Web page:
It’s been nearly two years since the American people demanded that Congress take steps to re-legalize cell phone unlocking. Today, Congress delivered. Earlier this month, the Senate unanimously approved the “Unlocking Consumer Choice and Wireless Competition Act” (S.517). This morning, Senators sent the bill back to the House of Representatives, which gave the bill their unanimous seal of approval. The bill nows goes on to the White House.
We had high hopes that Amazon built a solid, repairable Fire Phone. It began with a similar opening procedure to the current crop of iPhones, but with welcome Torx T3 screws instead of Pentalobes. However, all of the fancy tech we found inside made for a veritable mess of cables, connectors, and glue. The tech-laden phone ended up scoring a less-than-stellar 3 out of 10 on our repairability scale, with the only real positive being the opening procedure.
Last week, we wrote in Wired about the Unlocking Bill—a bill that the Internet demanded from Congress 17 months ago. A bill that Sina Khanifar, iFixit, the EFF, Public Knowledge, Derek Khanna, and a small group of other activists all helped to shepherd through Washington. A bill that—after countless hours of debates, rewrites, and haggling—had a shot of becoming a law. Well, that bill has just passed by unanimous consent through Senate.
My grandfather was typical of a generation haunted by the shadow of the Great Depression. Out of necessity, people like my grandfather eked every bit of usefulness from what little they had. They drove their cars into the ground, hitched them back together with baling wire, and kept driving for another 100,000 miles. They taught their children how to patch their tires and patch their jeans. So it makes sense that it’s people like my grandfather who are teaching the world how to repair again.
A year and a half ago, a man in Washington made a bad decision that screwed over thousands of small businesses and hundreds of thousands more consumers. He made it illegal for Americans to “unlock” their cell phones. We cried foul, and 114,000 netizens joined us in demanding that unlocking be re-legalized. Normally, petition-signing is the flash in the pan of Internet activism. But this time was different. A bill that the Internet demanded 17 months ago is now on its way to a Senate vote.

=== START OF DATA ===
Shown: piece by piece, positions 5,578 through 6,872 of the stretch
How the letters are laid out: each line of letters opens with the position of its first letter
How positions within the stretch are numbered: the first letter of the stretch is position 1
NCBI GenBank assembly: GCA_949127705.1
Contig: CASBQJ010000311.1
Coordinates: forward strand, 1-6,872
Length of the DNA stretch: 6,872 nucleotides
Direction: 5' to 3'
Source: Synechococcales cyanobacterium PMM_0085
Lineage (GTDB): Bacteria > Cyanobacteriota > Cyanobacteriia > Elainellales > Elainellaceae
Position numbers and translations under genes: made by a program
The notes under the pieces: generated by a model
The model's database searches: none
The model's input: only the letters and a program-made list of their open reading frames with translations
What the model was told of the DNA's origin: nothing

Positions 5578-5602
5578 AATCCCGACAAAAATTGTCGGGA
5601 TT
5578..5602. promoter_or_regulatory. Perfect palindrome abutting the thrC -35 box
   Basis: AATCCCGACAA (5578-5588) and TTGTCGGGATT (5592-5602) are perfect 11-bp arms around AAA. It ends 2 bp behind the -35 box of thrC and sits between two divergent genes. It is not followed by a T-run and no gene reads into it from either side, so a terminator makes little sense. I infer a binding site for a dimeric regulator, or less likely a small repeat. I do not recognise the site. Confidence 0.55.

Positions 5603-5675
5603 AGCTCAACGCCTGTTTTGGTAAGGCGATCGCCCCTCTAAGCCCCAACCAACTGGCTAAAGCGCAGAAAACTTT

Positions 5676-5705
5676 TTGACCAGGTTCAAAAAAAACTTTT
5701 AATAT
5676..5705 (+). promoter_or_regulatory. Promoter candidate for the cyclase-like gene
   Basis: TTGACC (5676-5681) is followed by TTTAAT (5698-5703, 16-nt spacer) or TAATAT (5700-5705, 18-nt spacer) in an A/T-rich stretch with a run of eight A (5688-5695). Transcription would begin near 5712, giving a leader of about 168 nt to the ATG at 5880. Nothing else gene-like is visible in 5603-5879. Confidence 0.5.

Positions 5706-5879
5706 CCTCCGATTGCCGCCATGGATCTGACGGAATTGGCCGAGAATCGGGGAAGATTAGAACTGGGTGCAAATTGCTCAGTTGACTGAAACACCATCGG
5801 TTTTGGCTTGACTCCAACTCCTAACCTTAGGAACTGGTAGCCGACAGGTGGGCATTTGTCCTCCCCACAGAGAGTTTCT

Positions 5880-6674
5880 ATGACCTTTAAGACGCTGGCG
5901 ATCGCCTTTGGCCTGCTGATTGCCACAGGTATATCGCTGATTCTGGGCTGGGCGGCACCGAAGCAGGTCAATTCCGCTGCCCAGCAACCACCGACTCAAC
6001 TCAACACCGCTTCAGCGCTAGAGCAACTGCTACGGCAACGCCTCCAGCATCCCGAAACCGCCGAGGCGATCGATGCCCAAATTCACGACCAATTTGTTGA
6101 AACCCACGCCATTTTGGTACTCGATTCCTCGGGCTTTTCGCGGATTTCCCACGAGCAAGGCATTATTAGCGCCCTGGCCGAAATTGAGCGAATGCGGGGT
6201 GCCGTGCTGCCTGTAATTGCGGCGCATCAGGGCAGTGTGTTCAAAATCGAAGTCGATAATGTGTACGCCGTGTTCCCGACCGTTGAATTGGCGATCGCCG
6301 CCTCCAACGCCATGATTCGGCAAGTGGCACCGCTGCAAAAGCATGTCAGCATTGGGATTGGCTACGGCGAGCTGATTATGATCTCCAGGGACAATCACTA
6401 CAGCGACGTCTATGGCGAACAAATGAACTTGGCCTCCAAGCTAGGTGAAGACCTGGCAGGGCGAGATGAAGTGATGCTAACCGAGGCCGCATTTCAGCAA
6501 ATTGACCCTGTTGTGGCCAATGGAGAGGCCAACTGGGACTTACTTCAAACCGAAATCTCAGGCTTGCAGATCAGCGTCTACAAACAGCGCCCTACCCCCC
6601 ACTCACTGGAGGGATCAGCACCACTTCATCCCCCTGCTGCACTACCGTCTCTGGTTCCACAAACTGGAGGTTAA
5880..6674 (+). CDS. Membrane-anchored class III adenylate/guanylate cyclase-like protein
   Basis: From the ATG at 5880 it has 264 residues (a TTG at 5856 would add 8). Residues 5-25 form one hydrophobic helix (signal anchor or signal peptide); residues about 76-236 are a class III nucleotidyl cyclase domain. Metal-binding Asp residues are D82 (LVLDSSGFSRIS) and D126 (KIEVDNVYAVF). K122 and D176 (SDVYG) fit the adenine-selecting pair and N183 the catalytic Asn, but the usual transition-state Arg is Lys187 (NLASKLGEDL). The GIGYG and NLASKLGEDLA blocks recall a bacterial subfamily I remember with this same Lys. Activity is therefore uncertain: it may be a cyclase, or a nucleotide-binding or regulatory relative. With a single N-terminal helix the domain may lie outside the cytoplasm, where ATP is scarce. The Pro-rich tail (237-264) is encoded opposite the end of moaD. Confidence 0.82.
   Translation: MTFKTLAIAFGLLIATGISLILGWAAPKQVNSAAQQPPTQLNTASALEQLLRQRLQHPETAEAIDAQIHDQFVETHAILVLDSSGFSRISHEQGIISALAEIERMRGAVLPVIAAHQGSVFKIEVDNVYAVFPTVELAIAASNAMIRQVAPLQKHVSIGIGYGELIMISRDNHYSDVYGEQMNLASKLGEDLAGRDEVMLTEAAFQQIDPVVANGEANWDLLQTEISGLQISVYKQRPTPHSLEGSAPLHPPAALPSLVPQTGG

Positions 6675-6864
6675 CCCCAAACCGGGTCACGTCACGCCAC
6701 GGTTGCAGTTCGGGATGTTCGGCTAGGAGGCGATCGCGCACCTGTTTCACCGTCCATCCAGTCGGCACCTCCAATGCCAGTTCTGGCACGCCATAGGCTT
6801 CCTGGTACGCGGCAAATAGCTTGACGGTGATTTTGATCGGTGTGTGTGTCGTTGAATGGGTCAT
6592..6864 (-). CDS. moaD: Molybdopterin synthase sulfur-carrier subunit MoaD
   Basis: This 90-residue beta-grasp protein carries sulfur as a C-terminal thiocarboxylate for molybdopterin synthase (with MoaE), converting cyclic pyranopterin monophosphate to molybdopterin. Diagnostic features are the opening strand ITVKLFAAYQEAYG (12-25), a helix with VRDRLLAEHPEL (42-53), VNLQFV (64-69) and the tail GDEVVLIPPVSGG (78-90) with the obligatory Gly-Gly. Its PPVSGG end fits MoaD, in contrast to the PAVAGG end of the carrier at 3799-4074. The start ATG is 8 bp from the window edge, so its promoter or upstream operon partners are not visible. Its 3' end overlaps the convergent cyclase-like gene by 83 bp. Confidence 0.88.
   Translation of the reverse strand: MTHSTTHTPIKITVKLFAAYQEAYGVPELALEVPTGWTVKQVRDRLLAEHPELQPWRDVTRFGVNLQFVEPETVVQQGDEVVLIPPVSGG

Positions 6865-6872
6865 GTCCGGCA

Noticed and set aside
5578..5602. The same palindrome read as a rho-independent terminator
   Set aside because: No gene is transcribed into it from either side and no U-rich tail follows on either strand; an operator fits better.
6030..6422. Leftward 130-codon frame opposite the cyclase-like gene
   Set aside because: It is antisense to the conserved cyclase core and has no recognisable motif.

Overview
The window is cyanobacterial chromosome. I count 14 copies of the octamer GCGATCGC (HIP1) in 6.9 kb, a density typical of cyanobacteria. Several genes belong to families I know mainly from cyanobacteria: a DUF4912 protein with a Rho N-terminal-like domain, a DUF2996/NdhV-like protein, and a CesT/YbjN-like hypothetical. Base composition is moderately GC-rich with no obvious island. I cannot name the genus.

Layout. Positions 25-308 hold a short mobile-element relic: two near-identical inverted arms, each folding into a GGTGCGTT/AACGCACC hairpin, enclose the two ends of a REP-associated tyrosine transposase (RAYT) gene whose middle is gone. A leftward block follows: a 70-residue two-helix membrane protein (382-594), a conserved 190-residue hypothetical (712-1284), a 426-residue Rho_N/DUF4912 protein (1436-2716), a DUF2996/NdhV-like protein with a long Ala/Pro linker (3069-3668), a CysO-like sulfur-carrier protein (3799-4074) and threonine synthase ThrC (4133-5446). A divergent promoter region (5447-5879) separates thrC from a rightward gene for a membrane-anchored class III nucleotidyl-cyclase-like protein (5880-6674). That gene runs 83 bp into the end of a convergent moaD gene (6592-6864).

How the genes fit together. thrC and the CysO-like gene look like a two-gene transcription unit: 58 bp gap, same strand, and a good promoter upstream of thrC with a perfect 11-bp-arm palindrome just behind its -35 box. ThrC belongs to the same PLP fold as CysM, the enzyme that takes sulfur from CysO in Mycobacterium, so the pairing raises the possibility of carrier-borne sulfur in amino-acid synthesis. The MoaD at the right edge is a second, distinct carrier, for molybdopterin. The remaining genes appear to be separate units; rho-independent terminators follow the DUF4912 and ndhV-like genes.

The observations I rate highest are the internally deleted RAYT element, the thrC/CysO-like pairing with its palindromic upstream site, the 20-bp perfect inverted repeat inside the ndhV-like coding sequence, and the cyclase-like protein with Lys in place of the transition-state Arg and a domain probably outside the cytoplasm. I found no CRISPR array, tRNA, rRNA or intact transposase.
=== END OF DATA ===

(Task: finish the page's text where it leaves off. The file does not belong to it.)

Today we had the newiest of the new Android Wear smartwatches grace our teardown table—the Samsung Gear Live and the LG G Watch! Interestingly enough, both watches took a page out of the Samsung Gear 2’s book with regard to external and internal design. We’re not saying that LG cloned Samsung’s creation, but there are marked similarities between the two. Yet despite the similarities, we found a few important tidbits supporting a higher repairability score for the LG G Watch
We take freedom—both free as in speech and free as in beer—pretty seriously around these parts. So, we ring in Independence Day with a little something we like to call Liberation Week. Last year, as part of the festivities, we gave away 1,776 Liberation Kits. This year, we gave away 15,000 in just a couple of hours. Liberation Kits let people swap out iPhone security screws with standard Phillips screws, so they can open up their phones whenever they feel like it. Ain’t freedom sweet?
A group of young female students sit around a table, laughing and talking. But they’re not discussing school, boys, or music. Instead, they’re talking how to replace a dead hard drive, how to install a case fan, and how to salvage a water-damaged motherboard. This isn’t a new topic of conversation for the young women of St. Joseph’s Academy. These young women are computer repair experts—and they’ll run IT circles right around you.
If thin is in, then thinner must be…inner. Microsoft made serious strides, taking their Surface Pro series closer to the laptop frontier than ever before, while still keeping up with the tablet game. Result: a slim, uber-powered tablet with paper thin display glass, and severely limited upgradeability and repairability.
The Senate has made a strong positive step towards making sure that people have the right to unlock their cell phones.
The other day, I came home, walked through the door, and found my cat sleeping on my couch. He yawned and sat up—and underneath him I spotted a vinyl record. And not just any vinyl. My Fleetwood Mac Rumors album. The album that I listened to over and over again as a teen. The album that sang me through countless hours of physics homework and hopeless teen love. My cat’s butt warped my favorite album. But I’m a fixer in spirit—so I learned how to repair it, and I’m teaching you how, too.